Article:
Meaning that: ‘O Adam, We have ordained for you to live in the garden and it is provided for you that you will not hunger therein, nor will you be naked; and you will not thirst therein, nor will you be exposed to the sun.’
It is a mistake to assume, as many people do, that this garden was not located on this earth and that only when he entered paradise in the Hereafter, would man be free from want as depicted in this passage. The Holy Quran is clear on the point that Hazrat Adam(as) was raised as a Prophet in this world, as is said: ‘I am about to place a vicegerent in the earth’. (Surah al- Baqarah, 2:31). And a person born in this world is undoubtedly exposed to hunger and thirst, and is in need of clothing and shelter. This verse therefore clearly means that Hazrat Adam(as) was given the Law for the creation of a civilised society and its implementation was intended to ensure fulfilment of just needs of its members on the basis of a system of joint responsibility of all. Food, clothing and shelter were laid down as the primary needs; and the new society was made responsible for ensuring that all its members were properly provided for in these respects.
This was the first revelation and the earliest dawn of civilisation established through Hazrat Adam(as); and from the very outset Almighty God made it manifestly clear that He is indeed God not only of the strong and well-fed, but of all high and low, rich and poor. He never willed that a portion of humanity should wallow in luxury while the rest suffer from want of food and clothing.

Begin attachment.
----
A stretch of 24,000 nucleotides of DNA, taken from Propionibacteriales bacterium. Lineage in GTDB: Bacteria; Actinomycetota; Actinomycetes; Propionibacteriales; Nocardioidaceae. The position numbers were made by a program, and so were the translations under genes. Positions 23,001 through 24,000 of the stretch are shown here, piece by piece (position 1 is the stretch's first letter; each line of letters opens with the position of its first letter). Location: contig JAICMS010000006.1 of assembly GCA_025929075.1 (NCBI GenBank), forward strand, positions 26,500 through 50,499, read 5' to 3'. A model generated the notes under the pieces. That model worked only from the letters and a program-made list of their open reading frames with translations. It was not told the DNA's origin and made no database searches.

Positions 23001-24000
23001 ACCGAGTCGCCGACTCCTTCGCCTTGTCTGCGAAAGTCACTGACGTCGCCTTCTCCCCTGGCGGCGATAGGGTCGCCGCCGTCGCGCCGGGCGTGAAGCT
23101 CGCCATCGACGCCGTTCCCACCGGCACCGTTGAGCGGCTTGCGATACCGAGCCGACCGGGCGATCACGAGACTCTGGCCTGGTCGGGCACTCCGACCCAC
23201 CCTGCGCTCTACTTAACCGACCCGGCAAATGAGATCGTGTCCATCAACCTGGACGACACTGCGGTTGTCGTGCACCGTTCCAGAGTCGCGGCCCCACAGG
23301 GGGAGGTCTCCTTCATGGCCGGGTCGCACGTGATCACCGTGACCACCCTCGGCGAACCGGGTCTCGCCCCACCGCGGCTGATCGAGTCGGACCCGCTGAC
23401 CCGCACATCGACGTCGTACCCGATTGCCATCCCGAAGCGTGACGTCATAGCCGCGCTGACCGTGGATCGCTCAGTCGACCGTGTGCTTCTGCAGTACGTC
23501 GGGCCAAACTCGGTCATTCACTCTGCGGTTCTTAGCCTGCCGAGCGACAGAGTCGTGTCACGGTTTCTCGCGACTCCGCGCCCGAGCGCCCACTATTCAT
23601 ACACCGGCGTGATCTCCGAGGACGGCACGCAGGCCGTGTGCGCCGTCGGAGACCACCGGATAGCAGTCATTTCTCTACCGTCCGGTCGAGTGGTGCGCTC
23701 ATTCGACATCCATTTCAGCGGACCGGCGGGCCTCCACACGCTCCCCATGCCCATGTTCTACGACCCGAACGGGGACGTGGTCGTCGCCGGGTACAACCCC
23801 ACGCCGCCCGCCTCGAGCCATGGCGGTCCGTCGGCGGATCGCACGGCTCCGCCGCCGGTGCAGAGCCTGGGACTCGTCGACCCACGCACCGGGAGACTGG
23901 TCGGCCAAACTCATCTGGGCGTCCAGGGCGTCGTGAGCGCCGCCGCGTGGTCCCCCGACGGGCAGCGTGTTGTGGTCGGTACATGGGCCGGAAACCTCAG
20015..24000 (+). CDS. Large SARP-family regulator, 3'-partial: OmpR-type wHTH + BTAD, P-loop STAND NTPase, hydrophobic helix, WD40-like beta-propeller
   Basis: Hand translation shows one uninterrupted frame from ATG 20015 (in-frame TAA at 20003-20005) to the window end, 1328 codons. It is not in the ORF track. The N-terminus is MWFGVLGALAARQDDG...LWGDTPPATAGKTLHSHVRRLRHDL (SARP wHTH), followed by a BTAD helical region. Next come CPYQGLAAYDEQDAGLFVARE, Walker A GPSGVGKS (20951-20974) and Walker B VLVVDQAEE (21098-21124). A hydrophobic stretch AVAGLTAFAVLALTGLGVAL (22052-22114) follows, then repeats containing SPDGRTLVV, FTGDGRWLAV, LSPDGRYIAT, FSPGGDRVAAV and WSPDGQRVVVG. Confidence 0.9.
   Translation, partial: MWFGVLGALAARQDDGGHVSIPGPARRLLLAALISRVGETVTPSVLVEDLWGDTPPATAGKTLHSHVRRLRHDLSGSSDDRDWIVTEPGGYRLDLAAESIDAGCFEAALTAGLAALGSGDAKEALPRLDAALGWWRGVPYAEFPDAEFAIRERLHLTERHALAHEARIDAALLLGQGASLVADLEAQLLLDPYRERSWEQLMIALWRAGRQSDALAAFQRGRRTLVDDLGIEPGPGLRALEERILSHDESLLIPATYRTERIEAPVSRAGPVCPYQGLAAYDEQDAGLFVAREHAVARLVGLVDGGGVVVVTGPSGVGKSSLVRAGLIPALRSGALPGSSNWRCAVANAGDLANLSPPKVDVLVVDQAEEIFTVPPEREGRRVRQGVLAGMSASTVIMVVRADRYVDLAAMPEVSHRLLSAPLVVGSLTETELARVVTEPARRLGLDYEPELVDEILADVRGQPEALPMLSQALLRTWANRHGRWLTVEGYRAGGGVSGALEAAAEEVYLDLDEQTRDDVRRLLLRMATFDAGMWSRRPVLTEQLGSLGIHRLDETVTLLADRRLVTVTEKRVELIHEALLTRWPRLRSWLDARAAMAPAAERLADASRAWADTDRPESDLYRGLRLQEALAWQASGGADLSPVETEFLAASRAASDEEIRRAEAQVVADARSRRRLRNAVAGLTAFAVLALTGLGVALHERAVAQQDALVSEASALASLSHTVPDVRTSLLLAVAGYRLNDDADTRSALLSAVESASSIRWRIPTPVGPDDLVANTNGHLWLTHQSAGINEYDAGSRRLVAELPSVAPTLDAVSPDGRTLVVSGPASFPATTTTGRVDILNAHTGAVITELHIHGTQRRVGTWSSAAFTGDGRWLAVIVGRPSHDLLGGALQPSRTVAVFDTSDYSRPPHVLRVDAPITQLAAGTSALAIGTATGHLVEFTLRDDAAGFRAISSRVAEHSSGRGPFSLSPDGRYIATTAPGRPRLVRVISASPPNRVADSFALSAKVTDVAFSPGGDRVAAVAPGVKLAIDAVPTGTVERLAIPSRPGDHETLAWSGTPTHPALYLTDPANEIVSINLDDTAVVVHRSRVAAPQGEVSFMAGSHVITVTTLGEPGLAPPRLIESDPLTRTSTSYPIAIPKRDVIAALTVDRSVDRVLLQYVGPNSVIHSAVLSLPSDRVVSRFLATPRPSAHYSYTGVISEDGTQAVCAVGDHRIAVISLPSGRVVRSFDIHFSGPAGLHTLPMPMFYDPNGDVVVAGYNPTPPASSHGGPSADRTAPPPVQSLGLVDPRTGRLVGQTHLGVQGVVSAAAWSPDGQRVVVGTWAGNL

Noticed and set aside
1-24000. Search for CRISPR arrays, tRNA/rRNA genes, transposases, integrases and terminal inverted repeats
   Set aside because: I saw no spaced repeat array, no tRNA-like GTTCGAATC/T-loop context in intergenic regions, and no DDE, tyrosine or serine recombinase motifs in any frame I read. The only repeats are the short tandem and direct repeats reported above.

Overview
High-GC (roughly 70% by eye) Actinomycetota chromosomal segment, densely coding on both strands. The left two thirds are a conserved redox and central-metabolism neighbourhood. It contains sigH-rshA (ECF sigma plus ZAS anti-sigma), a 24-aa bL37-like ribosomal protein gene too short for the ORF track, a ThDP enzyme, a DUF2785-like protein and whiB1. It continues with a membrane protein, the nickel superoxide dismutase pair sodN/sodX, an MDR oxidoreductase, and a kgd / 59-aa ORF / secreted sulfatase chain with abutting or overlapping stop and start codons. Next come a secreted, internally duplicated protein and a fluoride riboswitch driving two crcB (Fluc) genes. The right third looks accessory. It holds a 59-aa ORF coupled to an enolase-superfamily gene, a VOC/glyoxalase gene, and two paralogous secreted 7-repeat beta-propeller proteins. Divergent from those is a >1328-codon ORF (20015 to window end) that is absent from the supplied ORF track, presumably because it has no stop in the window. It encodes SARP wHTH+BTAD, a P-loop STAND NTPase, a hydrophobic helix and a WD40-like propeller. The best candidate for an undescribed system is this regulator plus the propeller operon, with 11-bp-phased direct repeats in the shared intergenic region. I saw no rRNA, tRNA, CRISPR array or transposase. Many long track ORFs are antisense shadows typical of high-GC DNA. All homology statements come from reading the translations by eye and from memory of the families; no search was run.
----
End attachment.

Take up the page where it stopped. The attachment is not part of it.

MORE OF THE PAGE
This was the Order that Islam came to re-establish. Unfortunately the system was in operation only for a brief period, but this is not unusual. Great upward movements in human progress are followed by decline as old customs and practices reassert themselves. Nevertheless, the achieved progress is not forgotten but remains in the people’s collective memory, and noble and fair-minded persons continue to strive to re-institute the earlier improvements. Thus, although the earlier Islamic Order disappeared, it is now the Ahmadiyya Muslim Community that seeks to re-establish it in the world. This Community, when it gets the opportunity, would seek to prevent undue accumulation of wealth in the hands of a few, while striving to improve the lot of the poor and ensuring that everyone gets the basic requirements of food, clothing and shelter.
To sum up, the Islamic economic system is based on:
Exhortation against undue accumulation of wealth;
Curbing the motivation behind undue accumulation of wealth;
Insistence on expeditious redistribution of concentrated wealth; and
Recognition that it is the State’s responsibility to spend money on meeting the legitimate basic needs of the poor and weak members of society.
It is only the Islamic system that is complete, comprehensive and satisfactory because:
It allows individuals to provide for the life Hereafter;
It fosters in man the habits of plain, simple and productive living;
It is not based on force and compulsion;
It does not crush individual capabilities;
It provides for the comfort and progress of the poor and the weak, and
It removes the basis for the rise of opposition and enmity.
1 Surah Ta Ha, 20:119–120, (publishers)